Richard McGregor's much-acclaimed book reveals the extent to which the CCP controls the machinery of the Chinese state, particularly the military and economy. Through meticulous research and reporting, McGregor, the former Beijing bureau chief of The Financial Times, shows that, for all its modernistic veneer, the regime has retained its Leninist essence (in a memorable phrase, he compares the Chinese regime to a modern computer still running old software). The CCP ensures survival by controlling the appointment of government officials, the propaganda machine, and the means of coercion. The Party's central insight is as important as it is disturbing: The depth of the party's resistance to change means that reform in China is likeliest to come as a result of crisis.

Obama and China's Rise: An Insider's Account of America's Asia Strategy. By Jeffrey A. Bader. Brookings Institution Press, 2012.
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For those interested in U.S. President Barack Obama's handling of China in the last four years, this book provides a truly illuminating account. Jeffrey Bader, who served as senior director for Asia at the National Security Council between 2009 and 2011, was a key player. He shows that Obama has tried two different China policies: at first, accommodating, then increasingly hardnosed starting in 2010 when, according to Bader, China's assertive behavior in East Asia created a perfect opportunity for Washington to re-engage more forcefully in the region. Another useful insight is that reported accounts of Obama's policies have been way off the mark. The first example was coverage of Obama's visit to China in November 2009. Although the press uniformly labeled it a failure, the White House's assessment of the trip was much more favorable in light of substantive and productive behind-the-scenes discussions between the two nations. Another case was the United Nations' Copenhagen summit on climate change. Again, the press judged it a diplomatic disaster, because China was said to have scuttled any meaningful agreement. But Bader shows that last-minute cooperation between Obama and Chinese Premier Wen Jiabao actually rescued the UN conference from a far more serious catastrophe.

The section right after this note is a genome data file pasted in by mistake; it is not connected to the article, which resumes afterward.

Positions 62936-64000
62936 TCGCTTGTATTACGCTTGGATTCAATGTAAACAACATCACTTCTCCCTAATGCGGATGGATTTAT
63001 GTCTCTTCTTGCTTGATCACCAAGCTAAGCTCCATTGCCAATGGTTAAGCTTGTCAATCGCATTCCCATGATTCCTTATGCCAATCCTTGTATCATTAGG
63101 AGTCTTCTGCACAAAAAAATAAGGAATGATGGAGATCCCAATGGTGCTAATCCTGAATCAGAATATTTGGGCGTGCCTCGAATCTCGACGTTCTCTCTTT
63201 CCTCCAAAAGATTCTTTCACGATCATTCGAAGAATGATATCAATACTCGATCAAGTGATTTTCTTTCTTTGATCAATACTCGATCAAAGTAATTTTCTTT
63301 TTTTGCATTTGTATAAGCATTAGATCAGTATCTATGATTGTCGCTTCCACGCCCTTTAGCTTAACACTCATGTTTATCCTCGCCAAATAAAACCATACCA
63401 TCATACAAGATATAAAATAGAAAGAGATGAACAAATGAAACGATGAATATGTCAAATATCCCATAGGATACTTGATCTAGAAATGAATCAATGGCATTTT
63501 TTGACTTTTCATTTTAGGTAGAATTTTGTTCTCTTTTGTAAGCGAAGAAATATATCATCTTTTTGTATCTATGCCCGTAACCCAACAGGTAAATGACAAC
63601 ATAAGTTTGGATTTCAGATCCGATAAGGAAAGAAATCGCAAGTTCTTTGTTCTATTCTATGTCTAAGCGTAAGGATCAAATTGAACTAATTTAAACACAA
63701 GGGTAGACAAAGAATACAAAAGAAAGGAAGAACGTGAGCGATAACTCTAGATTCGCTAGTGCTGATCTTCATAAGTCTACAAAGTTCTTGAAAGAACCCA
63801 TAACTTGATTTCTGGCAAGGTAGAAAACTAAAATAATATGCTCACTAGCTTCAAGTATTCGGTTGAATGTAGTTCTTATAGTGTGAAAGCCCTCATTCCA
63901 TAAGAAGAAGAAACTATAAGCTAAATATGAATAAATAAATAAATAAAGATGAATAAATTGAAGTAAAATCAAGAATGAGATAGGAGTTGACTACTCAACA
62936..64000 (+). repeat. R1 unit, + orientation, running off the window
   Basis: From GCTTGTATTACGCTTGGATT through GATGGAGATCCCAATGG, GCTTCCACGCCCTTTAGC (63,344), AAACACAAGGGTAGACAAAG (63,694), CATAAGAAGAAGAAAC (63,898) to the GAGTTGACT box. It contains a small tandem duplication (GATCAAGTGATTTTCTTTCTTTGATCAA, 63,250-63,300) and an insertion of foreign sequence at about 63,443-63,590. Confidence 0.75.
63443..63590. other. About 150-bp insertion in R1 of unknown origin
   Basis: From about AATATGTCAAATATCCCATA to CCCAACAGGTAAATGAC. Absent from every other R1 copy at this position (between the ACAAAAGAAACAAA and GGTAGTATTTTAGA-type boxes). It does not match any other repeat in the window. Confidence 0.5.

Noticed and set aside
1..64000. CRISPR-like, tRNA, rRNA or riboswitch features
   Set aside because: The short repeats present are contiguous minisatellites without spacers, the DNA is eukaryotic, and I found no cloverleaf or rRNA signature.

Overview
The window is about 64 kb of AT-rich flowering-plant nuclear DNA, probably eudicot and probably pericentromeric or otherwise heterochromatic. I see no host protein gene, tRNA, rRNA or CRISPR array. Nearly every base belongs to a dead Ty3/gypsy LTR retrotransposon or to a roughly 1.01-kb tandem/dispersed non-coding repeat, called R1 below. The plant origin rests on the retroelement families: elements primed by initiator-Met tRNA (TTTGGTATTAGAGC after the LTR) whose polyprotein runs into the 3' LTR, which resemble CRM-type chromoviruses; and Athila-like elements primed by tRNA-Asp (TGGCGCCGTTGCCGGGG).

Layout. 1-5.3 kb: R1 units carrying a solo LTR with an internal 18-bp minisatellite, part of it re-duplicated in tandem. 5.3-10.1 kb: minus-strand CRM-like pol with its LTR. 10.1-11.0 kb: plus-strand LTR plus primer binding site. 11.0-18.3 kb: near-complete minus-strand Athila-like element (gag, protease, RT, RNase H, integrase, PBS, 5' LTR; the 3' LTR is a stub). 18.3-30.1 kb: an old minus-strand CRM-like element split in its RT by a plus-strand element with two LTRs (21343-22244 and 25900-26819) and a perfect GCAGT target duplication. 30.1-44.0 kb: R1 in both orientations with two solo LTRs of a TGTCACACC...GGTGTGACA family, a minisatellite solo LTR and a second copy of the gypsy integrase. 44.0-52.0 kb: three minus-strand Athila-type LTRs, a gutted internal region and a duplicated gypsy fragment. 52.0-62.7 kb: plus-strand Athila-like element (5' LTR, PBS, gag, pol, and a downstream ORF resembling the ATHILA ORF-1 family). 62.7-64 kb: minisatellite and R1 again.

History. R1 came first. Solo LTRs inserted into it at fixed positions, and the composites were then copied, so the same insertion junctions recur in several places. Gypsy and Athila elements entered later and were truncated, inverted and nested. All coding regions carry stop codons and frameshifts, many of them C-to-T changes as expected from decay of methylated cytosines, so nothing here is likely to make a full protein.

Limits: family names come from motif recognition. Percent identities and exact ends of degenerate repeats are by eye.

It is too bad a steady China hand like Bader is no longer in the White House. If anything, the next four years will see a far more contentious relationship between Beijing and Washington. China is not reacting warmly to Obama's "pivot to Asia." The near-unanimous view in Beijing is that this is containment in disguise. Today's restrained strategic competition between the United States and China could quickly escalate.

  • MINXIN PEI is a Senior Associate in the China Program at the Carnegie Endowment for International Peace.